Happy hams


My practice is going on a journey of exploring the concept of sustainability and longevity. I recently wrote about it in my article on Strong glutes where I discussed the phenomenon called ‘yoga butt’ – where from many years of stretching the glutes and hamstring muscles and tendons can become inflamed and develop tendinopathy. We presume tight muscles need stretching but it is much more complicated than that. If you are an athlete in a specific discipline which continuously fires the hamstrings you may indeed have strong tight hamstrings, but for the majority of us they are tight and weak from prolonged periods of sitting and a general sedentary life. We get lulled into a false sense of security by convincing ourselves we are very active because we exercise everyday. But what are you doing for the other 23 hours of the day! Although we might feel a nice stretch will be the answer, stretching into a tight weak muscles is more likely to cause injury, because the connective tissue is not strong enough to withstand the load we are bringing to the muscles. We must tackle the weakness and strengthen the muscle up first.

In my experience injuries often come from failing to listen to the internal messages of the body and going into the mind frame of ‘I should’. In yoga philosophy there is a principle called ‘ahimsa’ or non harming. This non harming applies to ourselves as well as others. Practising with ahimsa means listening to your innate wisdom and acting appropriately. If your neighbour has managed to fold in two in a seated forward fold ask yourself first does this suit your body to follow suit and try to stay more present on your mat and your practice. We need to start considering our practice through the lens of a long term practice not something that is Instagram worthy.

The hamstrings are a group of muscles that run down the back of the leg starting at the back of the pelvis and the top of the femur and attach to the top of the tibia and fibula bones of the lower leg. They are responsible for walking running, jumping and any movement where the knee bends. In this sequence you are going to concentrate your effort on the eccentric movement which is the straightening of the leg and the hamstring fires to control this movement. Extend your exhale with the hamstring mini flows in the sequence and see how slow you can straighten the leg out, bringing your whole attention to what’s happening at the back of the upper leg.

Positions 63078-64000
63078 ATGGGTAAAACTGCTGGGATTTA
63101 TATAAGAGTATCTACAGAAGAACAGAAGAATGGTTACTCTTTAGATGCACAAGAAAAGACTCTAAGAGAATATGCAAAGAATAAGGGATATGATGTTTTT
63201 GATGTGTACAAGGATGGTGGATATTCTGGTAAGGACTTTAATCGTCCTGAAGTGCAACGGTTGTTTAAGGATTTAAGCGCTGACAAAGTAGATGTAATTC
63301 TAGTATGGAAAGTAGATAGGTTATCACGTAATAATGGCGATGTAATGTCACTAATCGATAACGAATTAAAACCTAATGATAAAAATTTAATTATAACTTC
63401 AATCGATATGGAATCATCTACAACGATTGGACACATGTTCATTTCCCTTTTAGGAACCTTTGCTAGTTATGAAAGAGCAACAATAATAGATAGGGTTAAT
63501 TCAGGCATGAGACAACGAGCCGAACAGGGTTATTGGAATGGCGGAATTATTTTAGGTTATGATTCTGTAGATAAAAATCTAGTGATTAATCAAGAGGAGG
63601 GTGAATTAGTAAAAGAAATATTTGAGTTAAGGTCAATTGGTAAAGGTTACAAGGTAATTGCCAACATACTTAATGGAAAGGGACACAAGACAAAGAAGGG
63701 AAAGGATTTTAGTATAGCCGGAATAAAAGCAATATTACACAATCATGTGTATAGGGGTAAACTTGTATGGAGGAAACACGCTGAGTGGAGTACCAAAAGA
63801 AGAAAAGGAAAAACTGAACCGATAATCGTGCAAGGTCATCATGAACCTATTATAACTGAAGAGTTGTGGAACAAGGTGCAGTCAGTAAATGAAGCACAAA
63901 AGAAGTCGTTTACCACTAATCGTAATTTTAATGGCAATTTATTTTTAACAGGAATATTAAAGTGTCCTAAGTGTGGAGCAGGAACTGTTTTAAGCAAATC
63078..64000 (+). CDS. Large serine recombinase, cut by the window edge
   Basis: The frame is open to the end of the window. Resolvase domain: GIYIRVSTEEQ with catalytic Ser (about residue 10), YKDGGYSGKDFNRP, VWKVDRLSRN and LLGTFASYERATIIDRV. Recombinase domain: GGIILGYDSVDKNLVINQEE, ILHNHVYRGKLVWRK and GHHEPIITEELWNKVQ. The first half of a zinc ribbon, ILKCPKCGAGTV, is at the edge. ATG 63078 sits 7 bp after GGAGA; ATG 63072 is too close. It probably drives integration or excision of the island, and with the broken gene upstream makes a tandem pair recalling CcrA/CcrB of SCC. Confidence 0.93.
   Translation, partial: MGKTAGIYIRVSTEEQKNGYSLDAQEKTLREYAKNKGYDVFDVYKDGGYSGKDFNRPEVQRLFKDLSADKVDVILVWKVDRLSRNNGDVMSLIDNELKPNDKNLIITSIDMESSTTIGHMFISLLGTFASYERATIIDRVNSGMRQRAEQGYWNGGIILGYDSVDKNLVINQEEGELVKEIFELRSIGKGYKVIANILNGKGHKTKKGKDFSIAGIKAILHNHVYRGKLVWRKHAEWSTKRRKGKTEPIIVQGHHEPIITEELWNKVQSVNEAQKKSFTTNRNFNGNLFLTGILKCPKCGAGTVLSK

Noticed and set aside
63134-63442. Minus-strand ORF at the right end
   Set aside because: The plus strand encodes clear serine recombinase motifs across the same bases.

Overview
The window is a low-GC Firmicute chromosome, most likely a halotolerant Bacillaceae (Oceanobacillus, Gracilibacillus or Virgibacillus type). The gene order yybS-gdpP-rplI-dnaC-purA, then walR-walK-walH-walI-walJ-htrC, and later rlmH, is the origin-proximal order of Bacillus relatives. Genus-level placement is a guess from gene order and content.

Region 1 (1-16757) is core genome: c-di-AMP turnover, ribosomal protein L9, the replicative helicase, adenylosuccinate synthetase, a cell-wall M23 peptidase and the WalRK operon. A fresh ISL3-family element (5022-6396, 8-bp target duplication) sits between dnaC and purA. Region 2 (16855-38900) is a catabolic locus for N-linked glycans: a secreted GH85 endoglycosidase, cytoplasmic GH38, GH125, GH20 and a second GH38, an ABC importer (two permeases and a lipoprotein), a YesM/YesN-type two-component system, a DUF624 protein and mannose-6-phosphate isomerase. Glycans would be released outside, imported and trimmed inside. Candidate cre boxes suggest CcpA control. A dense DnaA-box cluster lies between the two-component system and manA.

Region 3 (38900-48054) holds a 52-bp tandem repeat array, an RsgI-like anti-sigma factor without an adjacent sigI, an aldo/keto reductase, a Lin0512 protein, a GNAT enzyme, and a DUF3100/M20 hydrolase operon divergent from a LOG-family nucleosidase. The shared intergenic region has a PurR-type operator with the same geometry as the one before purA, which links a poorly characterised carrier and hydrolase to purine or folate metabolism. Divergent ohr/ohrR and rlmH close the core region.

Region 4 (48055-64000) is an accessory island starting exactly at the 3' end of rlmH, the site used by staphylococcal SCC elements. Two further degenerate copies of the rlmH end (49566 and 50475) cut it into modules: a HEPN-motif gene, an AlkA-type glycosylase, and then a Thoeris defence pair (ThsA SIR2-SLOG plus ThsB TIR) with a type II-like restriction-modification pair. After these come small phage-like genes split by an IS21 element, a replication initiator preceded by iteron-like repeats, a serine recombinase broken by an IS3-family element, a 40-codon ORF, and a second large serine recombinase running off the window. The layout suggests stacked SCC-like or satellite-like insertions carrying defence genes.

This sequence is perfect if you have any instability going on in your hamstring. It gives lots of opportunity to find the strength in the hamstrings with minimal forward bends. If you use Downward Dog as a transition pose I suggest you don’t hang around in it for too long as essentially it is a forward fold and with further irritate tight hamstrings if they are feeling tender. The peak pose is one of my favourite poses for finding strength in the back chain of the body Salabhasana/Locust Pose. Take time in the pose, pause for three long breathes and repeat it at least three times.

  • Lie on your front, arms by your sides, palms facing your body, forehead resting on the ground.

  • Inhale, press into your pubic bone, lift your head, upper torso, arms and legs, lift with the whole back.

  • Reach your chest forward and up, extend your arms towards your feet, lift your legs up and press through the balls of your feet, roll your inner thighs up.

  • Broaden through the collarbones, firm your shoulder blades onto your back, back of the neck long, gaze slightly forward.

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Ruth Delahunty Yogaru